Cleveland: A baby girl born last month at Cleveland Clinic has made history. She was the first baby in North America delivered by a mother who received a uterus transplant from a deceased donor.
You’re probably familiar with the idea of a kidney, liver or heart transplant, but uterine transplant is a rapidly evolving field, says maternal-fetal medicine specialist Uma Perni, MD, who was part of the mother’s care team.
“It’s important to remember that this is still research, but it’s exciting to see what the options may be for women in the future,” she says.
The mother, who is in her mid-30s, is part of a groundbreaking research trial involving 10 women with uterine factor infertility. Women who have UFI don’t have a uterus, or had their uterus removed, so they aren’t able to get pregnant. The study is testing whether receiving a uterus transplant from a deceased donor could allow these women to become pregnant (via in-vitro fertilization) and carry and deliver a baby.
Unlike some other uterus transplant programs, Cleveland Clinic’s trial uses only wombs from donors who have recently died. This eliminates the risk of potentially harming a living donor, who would need to have major abdominal surgery to have her uterus removed.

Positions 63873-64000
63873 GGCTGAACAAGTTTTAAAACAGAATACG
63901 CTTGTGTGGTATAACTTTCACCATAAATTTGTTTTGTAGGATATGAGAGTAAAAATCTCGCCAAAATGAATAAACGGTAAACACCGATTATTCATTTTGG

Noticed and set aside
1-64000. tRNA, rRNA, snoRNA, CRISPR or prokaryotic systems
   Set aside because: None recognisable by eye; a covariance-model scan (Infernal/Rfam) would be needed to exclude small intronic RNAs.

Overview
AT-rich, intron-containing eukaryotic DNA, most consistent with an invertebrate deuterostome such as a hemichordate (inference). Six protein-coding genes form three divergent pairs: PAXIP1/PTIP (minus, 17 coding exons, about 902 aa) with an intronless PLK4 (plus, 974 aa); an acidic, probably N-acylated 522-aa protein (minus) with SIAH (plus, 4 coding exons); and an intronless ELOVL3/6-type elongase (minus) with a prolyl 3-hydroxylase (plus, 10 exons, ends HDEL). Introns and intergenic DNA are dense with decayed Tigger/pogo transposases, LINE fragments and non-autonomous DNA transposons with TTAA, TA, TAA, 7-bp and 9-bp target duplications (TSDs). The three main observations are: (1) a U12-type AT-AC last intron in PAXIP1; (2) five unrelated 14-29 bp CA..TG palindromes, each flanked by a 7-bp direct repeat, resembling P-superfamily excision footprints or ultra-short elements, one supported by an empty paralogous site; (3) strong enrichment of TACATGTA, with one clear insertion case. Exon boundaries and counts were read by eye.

“The transplantation of a uterus into a woman is a complex procedure that requires suppression of her immune system response,” says transplant surgeon Andreas Tzakis, MD. “Through this research, we aim to make these extraordinary events ordinary for the women who choose this option. We are grateful to the donor. Their generosity allowed our patient’s dream to come true and a new baby to be born.”
Since the trial began, the team has completed five uterus transplants, three of which were successful (including this one, which resulted in a live birth). Currently, two women are waiting to have embryo transfers, and several more candidates are waiting for a transplant.
Uterine transplants have enabled more than a dozen women to give birth, usually with wombs donated from a living donor such as a friend or relative. In December, doctors in Brazil reported the world’s first birth using a deceased donor’s womb.